Kansas MemoryKansas Memory

Kansas Historical SocietyKansas Historical Society

Narrow your results

1700-1799 (2)
1800-1819 (106)
1820s (29)
1830s (59)
1840s (28)
1850s (9)
1854-1860 (281)
1861-1869 (163)
1870s (207)
1880s (140)
1890s (161)
1900s (139)
1910s (136)
1920s (149)
1930s (132)
1940s (94)
1950s (94)
1960s (81)
1970s (19)
1980s (13)
1990s (5)
2000s (5)

-

Log In

Username:

Password:

After login, go to:

Register
Forgot Username?
Forgot Password?

Browse Users
Contact us

-

Podcast Archive

Governor Mike Hayden Interview
Details
Listen Now
Subscribe - iTunesSubscribe - RSS

More podcasts

-

Random Item

Chester Mize Chester Mize

-

Site Statistics

Total images: 741,461
Bookbag items: 43,169
Registered users: 13,063

-

About

Kansas Memory has been created by the Kansas State Historical Society to share its historical collections via the Internet. Read more.

-

Syndication

Matching items: 1577

Category Filters

People - American Indians

Search within these results


       

Search Tips

Start Over | RSS Feed RSS Feed

View: Image Only | Title Only | Detailed
Sort by: TitleSort by Title, Ascending | Date | Creator | Newest

Showing 1 - 25 of 1577 (results per page: 10 | 25 | 50)
Next Page >


1853 - Sac and Fox Agency

1853 - Sac and Fox Agency
Creator: Green, Charles R.
Date: September 1, 1853
This item lists tribes under the Superintendency of Indians Affairs in St. Louis headed by B.A. James and Colonel Alfred Cummings. In particular, the item lists the Ottawas, Chippewas of Swan Creek, and the Black River Sacs and Foxes.


1855 map of Richardson (Wabaunsee) County, Kansas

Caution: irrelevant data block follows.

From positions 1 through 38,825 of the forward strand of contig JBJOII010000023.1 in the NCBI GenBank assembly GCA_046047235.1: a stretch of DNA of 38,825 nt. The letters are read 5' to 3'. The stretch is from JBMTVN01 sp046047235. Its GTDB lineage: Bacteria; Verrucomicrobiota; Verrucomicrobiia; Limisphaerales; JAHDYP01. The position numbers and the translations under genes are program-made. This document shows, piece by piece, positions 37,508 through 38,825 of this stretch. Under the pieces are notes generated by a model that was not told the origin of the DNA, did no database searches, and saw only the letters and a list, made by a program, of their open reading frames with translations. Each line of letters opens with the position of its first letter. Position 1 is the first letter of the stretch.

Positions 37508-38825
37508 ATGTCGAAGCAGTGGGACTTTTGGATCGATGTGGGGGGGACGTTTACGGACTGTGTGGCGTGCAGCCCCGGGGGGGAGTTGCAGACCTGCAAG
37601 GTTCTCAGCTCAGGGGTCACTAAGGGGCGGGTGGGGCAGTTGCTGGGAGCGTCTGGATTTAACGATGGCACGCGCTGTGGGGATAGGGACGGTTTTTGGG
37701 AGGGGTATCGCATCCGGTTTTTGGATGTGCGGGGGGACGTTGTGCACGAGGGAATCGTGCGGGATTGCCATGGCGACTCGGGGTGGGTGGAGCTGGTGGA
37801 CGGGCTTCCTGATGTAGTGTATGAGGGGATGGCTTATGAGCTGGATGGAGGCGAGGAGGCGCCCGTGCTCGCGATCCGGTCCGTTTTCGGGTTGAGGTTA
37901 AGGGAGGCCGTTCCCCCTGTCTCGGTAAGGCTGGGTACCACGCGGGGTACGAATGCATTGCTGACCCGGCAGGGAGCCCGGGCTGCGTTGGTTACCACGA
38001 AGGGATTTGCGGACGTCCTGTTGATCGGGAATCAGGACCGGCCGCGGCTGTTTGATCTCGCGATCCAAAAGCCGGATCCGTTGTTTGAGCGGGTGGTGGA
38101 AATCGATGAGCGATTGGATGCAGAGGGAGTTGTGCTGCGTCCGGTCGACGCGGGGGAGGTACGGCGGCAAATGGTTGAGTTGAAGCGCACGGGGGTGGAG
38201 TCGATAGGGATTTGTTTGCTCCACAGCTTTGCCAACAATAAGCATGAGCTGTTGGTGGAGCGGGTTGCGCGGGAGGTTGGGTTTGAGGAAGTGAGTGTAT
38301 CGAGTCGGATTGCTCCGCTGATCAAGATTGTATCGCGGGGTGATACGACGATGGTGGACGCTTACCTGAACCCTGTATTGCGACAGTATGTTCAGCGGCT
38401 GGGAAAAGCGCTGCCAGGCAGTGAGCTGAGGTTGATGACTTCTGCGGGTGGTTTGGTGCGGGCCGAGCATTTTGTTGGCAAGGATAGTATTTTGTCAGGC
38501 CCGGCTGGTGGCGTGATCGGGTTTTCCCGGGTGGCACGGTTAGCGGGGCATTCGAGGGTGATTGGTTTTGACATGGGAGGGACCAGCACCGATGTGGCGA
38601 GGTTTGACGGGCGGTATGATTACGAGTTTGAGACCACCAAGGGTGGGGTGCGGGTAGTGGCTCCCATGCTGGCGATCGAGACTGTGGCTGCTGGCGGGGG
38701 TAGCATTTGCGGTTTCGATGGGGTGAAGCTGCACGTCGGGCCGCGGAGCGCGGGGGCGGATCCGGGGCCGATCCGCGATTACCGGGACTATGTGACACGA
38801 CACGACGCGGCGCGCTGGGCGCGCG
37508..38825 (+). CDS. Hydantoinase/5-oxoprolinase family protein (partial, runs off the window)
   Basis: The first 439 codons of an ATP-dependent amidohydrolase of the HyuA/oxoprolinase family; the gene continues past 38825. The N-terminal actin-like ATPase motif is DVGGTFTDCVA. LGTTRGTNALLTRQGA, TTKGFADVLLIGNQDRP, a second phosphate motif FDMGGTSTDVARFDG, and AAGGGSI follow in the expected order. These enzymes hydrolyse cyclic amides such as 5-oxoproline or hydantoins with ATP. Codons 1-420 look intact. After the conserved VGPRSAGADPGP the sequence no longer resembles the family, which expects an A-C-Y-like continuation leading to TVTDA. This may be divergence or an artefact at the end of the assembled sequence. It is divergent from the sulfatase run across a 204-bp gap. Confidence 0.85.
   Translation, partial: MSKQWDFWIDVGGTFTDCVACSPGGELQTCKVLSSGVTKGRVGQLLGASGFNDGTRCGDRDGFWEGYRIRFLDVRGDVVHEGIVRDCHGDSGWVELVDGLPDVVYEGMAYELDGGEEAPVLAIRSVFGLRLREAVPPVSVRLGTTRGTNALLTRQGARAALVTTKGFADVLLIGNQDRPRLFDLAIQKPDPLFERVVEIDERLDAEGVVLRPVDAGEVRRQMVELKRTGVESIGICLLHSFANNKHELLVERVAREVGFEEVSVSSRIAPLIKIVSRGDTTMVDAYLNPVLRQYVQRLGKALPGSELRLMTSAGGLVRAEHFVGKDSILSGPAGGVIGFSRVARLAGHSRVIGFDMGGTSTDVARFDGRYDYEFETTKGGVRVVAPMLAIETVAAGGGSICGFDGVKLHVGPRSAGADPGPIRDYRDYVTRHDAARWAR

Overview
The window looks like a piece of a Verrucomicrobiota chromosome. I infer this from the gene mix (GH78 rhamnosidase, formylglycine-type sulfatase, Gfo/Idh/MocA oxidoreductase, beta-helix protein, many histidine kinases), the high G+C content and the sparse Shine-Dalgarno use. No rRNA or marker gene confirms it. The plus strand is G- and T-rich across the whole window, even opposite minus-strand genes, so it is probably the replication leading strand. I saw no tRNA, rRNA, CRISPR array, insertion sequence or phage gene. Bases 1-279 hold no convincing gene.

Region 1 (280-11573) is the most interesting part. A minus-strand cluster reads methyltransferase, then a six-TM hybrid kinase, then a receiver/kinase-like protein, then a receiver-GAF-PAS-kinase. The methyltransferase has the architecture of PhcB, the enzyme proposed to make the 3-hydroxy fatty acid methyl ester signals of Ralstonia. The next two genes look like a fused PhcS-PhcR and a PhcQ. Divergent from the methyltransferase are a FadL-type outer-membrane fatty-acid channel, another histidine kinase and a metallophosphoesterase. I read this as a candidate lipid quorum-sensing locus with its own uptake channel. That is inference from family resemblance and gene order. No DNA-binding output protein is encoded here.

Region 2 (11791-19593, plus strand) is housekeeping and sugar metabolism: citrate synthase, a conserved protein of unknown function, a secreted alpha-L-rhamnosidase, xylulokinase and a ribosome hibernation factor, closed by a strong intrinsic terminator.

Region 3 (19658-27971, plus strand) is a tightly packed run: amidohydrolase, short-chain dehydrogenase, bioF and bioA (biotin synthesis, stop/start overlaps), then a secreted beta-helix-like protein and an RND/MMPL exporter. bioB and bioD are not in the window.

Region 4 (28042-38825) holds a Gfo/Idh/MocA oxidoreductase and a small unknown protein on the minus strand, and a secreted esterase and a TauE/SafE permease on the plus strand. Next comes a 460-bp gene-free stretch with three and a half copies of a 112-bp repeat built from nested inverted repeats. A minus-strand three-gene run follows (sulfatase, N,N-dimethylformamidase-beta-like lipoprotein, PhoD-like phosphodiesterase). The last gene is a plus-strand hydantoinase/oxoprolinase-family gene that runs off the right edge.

1855 map of Richardson (Wabaunsee) County, Kansas
Date: 1855
This map shows the original Wabaunsee (Richardson) County boundaries which existed prior to a realignment of the borders with Morris County in 1870 and Riley County in 1871. Approximately 72 square miles were removed in the first action and 54 square miles in the latter. Notice the Potawatomi Reservation in the upper right section of the county and the Kaw Reserve in the lower left portion.


Abelard Guthrie

Abelard Guthrie
Abelard Guthrie was a member of the Wyandot tribe through his marriage to his wife Quindaro Nancy. He was elected as the Wyandot delegate to Congress in 1852. He was involved in the development of the town of Quindaro and had business dealing with numerous early territorial settlers.


Abraham Burnett

Abraham Burnett
Date: Between 1850 and 1870
A portrait of Chief Abraham Burnett, 1812-1870, of the Pottawatomie Nation. Also known by his birth name, Nan-Wesh-Mah, and as Abram B. Burnett, in 1838 he and other Pottawatomies were removed from their homes in Indiana to the Mission Band Pottawatomie reservation in southeast Kansas Territory. In 1848, Burnett established a large farm in what was to become known as the Burnett Mound area along Shunganunga Creek in Topeka, Kansas, where he and his family farmed and traded horses until his death in 1870.


Abraham Burnett and John Peyton

Abraham Burnett and John Peyton
Date: 1860s or 1870s
Portrait of Pottawatomie chief Abraham Burnett with, possibly, John Peyton standing by his side.


A brief history of Caleb and Rebecca Harvey, missionaries in the Quaker Shawnee Mission in 1858

A brief history of Caleb and Rebecca Harvey, missionaries in the Quaker Shawnee Mission in 1858
Creator: Duvall, Dorothy
Date: August 23, 1940
This item, written by Dorothy Duvall, the granddaughter of Caleb and Rebecca Harvey, provides a four-page history of the Harvey's missionary experiences at the Quaker Shawnee Mission. Duvall explains that the Harvey's went to the Shawnee Mission in 1858 after leaving Springfield, Ohio. According to Duvall, Caleb Harvey was an agricultural teacher, and Rebecca Harvey "taught the girls household duties of every sort and how to sew."


A brief sketch of Indian tribes in Franklin County, Kansas in 1862-1906

A brief sketch of Indian tribes in Franklin County, Kansas in 1862-1906
Creator: Romig, Joseph
Date: 1906
This item, written by missionary Reverend Joseph Romig of Franklin County, Kansas, contains a detailed history of the Native American tribes of Franklin County, Kansas, from 1862-1906. The cover indicates it is "for the benefit of the future generation of the county."


Abstract of articles purchased during the 4th quarter, 1878

Abstract of articles purchased during the 4th quarter, 1878
Creator: Potawatomi Indian Agency
Date: October 01, 1878-December 14, 1878